The Free Egyptians Party (FEP) expressed on Wednesday its concern regarding domestic and international reactions toward Egypt’s way of handling issues of freedom of expression.
The party called for reviewing recently issued “controversial” legislations.
“It is time for a comprehensive legislative revolution which puts an end to the state of chaos and the suspicion of unconstitutionality of some laws,” the party’s statement read.
The FEP prioritised reviewing the highly controversial Protest Law. The law was issued by former President Adly Mansour last November to regulate public assembly, and has received wide criticism ever since for failing to abide by international standards regarding the right to protest.
The party called on President Abdel Fattah Al-Sisi to look into the Protest Law and amend it in a manner which abides by the constitution. It noted that the law was issued in the absence of parliament.
The FEP’s calls reiterated a joint statement released by a group of six political movements on Tuesday. The movements, which included former presidential candidate Hamdeen Sabahy’s Al-Tayar Al-Shaaby, Al-Dostour Party and the Socialist Popular Alliance Party (SPAP), called for amending the Protest Law, releasing all detainees held in light of the law and pardoning those sentenced in accordance with it.
Several protesters and political activists have been sentenced to prison under the Protest Law during the past six months. On 12 June, political activist Alaa Abdel Fattah and 24 others were sentenced in absentia to 15 years in prison for violating the Law. Abdel Fattah and two other defendants were arrested shortly afterwards.
Sanaa Seif, Abdel Fattah’s sister, was arrested alongside dozens of other protesters on Saturday for taking part in an anti-Protest Law march. On Wednesday, 23 detainees arrested from the march were referred to a Misdemeanour Court. They are accused of violating the Protest Law among other charges.
The FEP also called for amending legislations which allow for issuing “inapplicable” mass death sentences which “only harm Egypt’s reputation internationally”.
The Minya Criminal Court upheld on Saturday death sentences for 183 people accused of killing two policemen and breaking into the Edwa Police Station on 14 August 2013. The same judge presiding over this case also upheld the death sentences for 37 out 528 people who were convicted in March for attacking a police station and killing an officer during last summer’s violence.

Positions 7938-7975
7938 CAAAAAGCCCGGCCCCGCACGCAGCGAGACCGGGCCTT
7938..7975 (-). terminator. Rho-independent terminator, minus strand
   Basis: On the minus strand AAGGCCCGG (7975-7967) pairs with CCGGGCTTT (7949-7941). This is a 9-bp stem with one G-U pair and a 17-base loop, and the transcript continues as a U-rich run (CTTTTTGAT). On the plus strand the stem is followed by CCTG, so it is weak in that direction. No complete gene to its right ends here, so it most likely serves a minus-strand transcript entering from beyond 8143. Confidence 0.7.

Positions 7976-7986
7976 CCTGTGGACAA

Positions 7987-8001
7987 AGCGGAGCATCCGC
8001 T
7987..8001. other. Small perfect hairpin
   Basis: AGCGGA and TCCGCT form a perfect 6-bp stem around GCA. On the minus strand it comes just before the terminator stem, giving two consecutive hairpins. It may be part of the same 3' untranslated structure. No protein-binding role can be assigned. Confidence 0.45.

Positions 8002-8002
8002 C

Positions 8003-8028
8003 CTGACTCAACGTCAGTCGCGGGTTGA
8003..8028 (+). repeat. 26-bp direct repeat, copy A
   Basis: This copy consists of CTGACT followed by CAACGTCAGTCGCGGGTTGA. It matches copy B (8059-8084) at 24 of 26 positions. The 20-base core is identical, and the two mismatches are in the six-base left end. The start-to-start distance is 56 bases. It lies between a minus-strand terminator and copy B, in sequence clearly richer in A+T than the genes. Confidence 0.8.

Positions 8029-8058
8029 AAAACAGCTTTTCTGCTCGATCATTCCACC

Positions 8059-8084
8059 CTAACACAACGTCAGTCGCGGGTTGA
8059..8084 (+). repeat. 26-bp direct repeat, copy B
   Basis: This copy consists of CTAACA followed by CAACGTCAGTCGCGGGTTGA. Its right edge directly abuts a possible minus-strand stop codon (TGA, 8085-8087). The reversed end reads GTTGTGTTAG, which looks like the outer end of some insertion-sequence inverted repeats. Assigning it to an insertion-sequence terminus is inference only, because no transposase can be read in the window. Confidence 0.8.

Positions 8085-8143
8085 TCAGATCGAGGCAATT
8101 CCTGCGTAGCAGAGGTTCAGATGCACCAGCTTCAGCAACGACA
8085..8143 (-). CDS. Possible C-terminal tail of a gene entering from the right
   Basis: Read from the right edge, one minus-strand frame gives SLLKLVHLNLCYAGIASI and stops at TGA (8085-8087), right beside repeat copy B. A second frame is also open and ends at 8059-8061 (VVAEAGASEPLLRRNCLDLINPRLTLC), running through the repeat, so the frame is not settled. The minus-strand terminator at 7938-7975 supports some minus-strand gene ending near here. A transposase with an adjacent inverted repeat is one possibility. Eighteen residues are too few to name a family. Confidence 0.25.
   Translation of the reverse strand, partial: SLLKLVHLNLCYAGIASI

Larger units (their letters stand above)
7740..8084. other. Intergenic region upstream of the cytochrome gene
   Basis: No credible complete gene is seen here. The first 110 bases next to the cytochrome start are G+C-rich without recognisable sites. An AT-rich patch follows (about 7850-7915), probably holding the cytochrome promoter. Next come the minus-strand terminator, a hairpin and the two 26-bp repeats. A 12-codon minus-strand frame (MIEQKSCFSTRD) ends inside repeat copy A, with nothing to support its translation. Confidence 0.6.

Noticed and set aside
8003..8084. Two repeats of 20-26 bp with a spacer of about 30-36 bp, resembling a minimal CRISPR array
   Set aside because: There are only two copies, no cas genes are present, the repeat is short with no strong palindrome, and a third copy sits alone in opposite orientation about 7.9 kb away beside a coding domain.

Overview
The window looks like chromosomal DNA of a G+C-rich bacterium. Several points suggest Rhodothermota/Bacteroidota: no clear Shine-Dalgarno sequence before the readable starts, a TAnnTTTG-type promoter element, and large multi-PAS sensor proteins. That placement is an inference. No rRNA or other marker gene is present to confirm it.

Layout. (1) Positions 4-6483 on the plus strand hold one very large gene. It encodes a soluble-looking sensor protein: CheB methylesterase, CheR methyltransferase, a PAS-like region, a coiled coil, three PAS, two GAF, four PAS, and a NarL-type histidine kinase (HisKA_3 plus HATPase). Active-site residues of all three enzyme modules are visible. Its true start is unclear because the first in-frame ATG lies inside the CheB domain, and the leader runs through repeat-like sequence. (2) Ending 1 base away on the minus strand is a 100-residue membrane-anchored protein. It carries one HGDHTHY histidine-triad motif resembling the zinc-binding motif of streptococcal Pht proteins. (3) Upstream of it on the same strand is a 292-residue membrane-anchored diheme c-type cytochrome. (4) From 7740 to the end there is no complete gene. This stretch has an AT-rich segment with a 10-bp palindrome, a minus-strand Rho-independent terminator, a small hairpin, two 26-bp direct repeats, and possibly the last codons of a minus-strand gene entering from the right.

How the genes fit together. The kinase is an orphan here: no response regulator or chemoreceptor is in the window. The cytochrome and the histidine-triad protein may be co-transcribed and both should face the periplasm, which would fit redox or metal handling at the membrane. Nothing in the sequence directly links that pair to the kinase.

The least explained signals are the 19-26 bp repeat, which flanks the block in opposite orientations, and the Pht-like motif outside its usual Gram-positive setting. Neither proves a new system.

“Egypt’s international position and reputation should be a priority,” the FEP statement read.
Three Al Jazeera journalists and 15 other defendants were sent on Monday to prison for a period ranging from 3 to 10 years over charges ranging from aiding a terrorist group to tarnishing Egypt’s image abroad, threatening national security, and “creating a terrorist media network”.
The prison sentence has been strongly criticised by several countries, such as the United States, the United Kingdom, the Netherlands, Canada and Latvia. The European Union, the United Nations, Human Rights Watch and Amnesty International also widely condemned the sentence.
Four foreigners are among those sentenced on Monday. They include Australian Al Jazeera correspondent Peter Greste, Britons Sue Turton and Dominic Kane and Dutch journalist Rena Netjes. Only Greste was sentenced in session.
The FEP called for forming an independent committee to filter all laws and legal articles which violate the constitution and limit public and private freedoms.
On 16 June, Al-Sisi issued a presidential decree ordering the formation of a supreme committee for legislative reform. The committee will be tasked with drafting, amending and revising draft legislations prepared by the presidency, the cabinet or its different ministries in accordance with the constitution.
In their joint statement, the group of political movements said it will draft proposed amendments to the Protest Law and send them to the said committee.